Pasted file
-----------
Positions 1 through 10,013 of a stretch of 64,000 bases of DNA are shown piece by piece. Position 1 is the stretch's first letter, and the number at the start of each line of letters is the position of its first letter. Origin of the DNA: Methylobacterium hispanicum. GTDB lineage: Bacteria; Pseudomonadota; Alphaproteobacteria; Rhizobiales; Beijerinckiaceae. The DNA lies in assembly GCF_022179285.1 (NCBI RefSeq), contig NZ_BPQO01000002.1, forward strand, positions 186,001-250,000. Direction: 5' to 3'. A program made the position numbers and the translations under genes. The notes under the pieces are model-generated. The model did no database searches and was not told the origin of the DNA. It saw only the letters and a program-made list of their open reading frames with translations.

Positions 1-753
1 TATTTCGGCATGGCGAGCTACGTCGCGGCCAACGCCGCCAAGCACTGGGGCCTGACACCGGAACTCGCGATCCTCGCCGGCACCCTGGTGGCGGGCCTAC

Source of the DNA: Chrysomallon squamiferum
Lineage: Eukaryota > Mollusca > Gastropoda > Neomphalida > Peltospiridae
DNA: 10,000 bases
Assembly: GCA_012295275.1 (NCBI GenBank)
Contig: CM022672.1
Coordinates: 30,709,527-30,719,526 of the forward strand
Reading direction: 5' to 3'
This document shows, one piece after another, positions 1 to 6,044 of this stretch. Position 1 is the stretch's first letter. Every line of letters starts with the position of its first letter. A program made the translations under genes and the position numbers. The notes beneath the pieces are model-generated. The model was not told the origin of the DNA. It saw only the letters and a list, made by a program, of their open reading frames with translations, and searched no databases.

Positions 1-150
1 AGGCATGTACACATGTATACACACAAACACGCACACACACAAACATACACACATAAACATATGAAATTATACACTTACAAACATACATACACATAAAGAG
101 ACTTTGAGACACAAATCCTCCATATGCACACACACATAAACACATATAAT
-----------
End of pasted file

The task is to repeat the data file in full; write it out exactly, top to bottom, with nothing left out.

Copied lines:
Positions 1 through 10,013 of a stretch of 64,000 bases of DNA are shown piece by piece. Position 1 is the stretch's first letter, and the number at the start of each line of letters is the position of its first letter. Origin of the DNA: Methylobacterium hispanicum. GTDB lineage: Bacteria; Pseudomonadota; Alphaproteobacteria; Rhizobiales; Beijerinckiaceae. The DNA lies in assembly GCF_022179285.1 (NCBI RefSeq), contig NZ_BPQO01000002.1, forward strand, positions 186,001-250,000. Direction: 5' to 3'. A program made the position numbers and the translations under genes. The notes under the pieces are model-generated. The model did no database searches and was not told the origin of the DNA. It saw only the letters and a program-made list of their open reading frames with translations.

Positions 1-753
1 TATTTCGGCATGGCGAGCTACGTCGCGGCCAACGCCGCCAAGCACTGGGGCCTGACACCGGAACTCGCGATCCTCGCCGGCACCCTGGTGGCGGGCCTAC

Source of the DNA: Chrysomallon squamiferum
Lineage: Eukaryota > Mollusca > Gastropoda > Neomphalida > Peltospiridae
DNA: 10,000 bases
Assembly: GCA_012295275.1 (NCBI GenBank)
Contig: CM022672.1
Coordinates: 30,709,527-30,719,526 of the forward strand
Reading direction: 5' to 3'
This document shows, one piece after another, positions 1 to 6,044 of this stretch. Position 1 is the stretch's first letter. Every line of letters starts with the position of its first letter. A program made the translations under genes and the position numbers. The notes beneath the pieces are model-generated. The model was not told the origin of the DNA. It saw only the letters and a list, made by a program, of their open reading frames with translations, and searched no databases.

Positions 1-150
1 AGGCATGTACACATGTATACACACAAACACGCACACACACAAACATACACACATAAACATATGAAATTATACACTTACAAACATACATACACATAAAGAG
101 ACTTTGAGACACAAATCCTCCATATGCACACACACATAAACACATATAAT